To some on the fringes, the only good planet is one without people. To some pseudo-environmentalists, a good planet is one where theirs is the only SUV. To millions more, nature is a way to escape the rigors of city life and enjoy the outdoors without being intrusive.

Ecotourism is big business these days. Convincing society that nature's beauty should be preserved and enjoyed has convinced more people than ever they should actually enjoy it.

But an examination of Californian forests says that hiking, bird-watching and other low-impact activities are linked to a sharp drop in carnivores like bobcats and coyotes. In other words, if you really care about Mother Earth you should leave nature to conservationists who get paid to monitor wildlife and instead walk around the local mall.

If you ask farmers, fewer coyotes and bobcats are a good thing but biodiversity means including animals that are difficult to like. Promoting eco-tourism is also a double-edged sword, it turns out. Yes, wilderness is preserved but people paying for preservation might actually wish to see it.

Not surprisingly, natural carnivores vacate an area where there are lots of people, though not all of them. A few months ago rabid bobcats attacked two hikers. In most cases, attacks occur because stupid these weekend environmentalists feed the animals, not because they are rabid, but if even low impact activities have an effect then those attacks will go up, leading to rationalizations that the attacking critters are the sole problem.

Writing in Conservation Letters, Sarah Reed and Adina Merelender, both of the Department of Environmental Science, Policy & Management at the University of California, Berkeley (Reed also works for The Wilderness Society Center for Landscape Analysis in San Francisco), say that even nonconsumptive recreation may not be compatible with biodiversity protection.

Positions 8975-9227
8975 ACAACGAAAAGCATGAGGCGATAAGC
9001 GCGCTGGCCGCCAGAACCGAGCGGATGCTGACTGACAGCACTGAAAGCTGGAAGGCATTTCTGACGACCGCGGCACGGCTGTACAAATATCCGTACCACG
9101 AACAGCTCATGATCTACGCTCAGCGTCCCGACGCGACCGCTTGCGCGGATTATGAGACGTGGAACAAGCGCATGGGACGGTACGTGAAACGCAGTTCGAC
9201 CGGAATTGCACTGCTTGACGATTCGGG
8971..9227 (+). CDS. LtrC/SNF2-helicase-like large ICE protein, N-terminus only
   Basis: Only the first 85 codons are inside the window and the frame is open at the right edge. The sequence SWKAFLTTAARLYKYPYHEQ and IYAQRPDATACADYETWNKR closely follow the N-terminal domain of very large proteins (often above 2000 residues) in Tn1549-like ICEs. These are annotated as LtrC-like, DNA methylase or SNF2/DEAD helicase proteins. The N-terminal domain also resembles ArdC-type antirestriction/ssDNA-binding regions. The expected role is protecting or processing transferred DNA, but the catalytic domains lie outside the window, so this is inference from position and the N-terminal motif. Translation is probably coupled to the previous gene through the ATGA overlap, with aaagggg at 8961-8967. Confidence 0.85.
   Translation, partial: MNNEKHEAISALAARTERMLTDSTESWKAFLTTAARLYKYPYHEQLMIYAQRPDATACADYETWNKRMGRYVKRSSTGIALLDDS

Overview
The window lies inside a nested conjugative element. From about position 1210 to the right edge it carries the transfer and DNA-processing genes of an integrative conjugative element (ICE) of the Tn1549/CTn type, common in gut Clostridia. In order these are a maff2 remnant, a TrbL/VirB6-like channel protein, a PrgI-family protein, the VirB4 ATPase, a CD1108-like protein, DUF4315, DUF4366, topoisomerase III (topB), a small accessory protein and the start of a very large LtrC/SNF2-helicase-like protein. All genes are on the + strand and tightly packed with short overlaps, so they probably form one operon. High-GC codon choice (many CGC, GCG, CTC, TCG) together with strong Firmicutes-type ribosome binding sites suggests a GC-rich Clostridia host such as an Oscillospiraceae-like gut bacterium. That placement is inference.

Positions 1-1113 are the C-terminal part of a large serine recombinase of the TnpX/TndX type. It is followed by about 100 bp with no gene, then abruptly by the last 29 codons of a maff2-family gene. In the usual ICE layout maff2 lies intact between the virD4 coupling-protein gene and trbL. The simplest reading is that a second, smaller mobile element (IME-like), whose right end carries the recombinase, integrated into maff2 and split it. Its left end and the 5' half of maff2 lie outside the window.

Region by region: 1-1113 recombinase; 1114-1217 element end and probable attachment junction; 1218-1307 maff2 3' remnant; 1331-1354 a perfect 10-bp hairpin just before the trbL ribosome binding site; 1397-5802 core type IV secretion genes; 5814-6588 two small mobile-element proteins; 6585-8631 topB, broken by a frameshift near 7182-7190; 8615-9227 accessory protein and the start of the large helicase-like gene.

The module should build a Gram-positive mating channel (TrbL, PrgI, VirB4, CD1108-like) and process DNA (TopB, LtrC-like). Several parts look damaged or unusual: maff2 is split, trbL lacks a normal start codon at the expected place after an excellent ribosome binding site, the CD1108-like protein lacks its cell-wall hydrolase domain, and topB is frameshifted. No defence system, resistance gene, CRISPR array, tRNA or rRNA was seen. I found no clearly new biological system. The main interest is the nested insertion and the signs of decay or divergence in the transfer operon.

They used DNA analysis and surveys of 28 parks and preserves in northern California and found that even mild use caused a five-fold drop in presence of carnivores like the bobcats and coyotes mentioned above.

These were not four-wheelers and logging trucks doing the damage but hikers and bird-watchers so this leads to a real dilemma. The recent boosts in eco-tourism have happened because environmental groups got smarter marketing and found that 'Doomsday' scenarios appealed only to their hardcore base while 'make sure your kids can enjoy the same natural beauty you did as a child' appealled to a broader segment of society. That's good for everyone

The downside is that people will then want to visit nature with their kids.

Is there an easy solution? No, this data was just a letter in an online magazine with primarily anecdotal evidence and not a robust science study so it's impossible to make policy decisions but it brings up interesting talking points.

If the best environment is an environment where there are no people, nature is going to lose.


Sarah E. Reed & Adina M. Merenlender, 'Quiet, Nonconsumptive Recreation Reduces Protected Area Effectiveness', Conservation Letters, 10.1111/j.1755-263X.2008.00019.x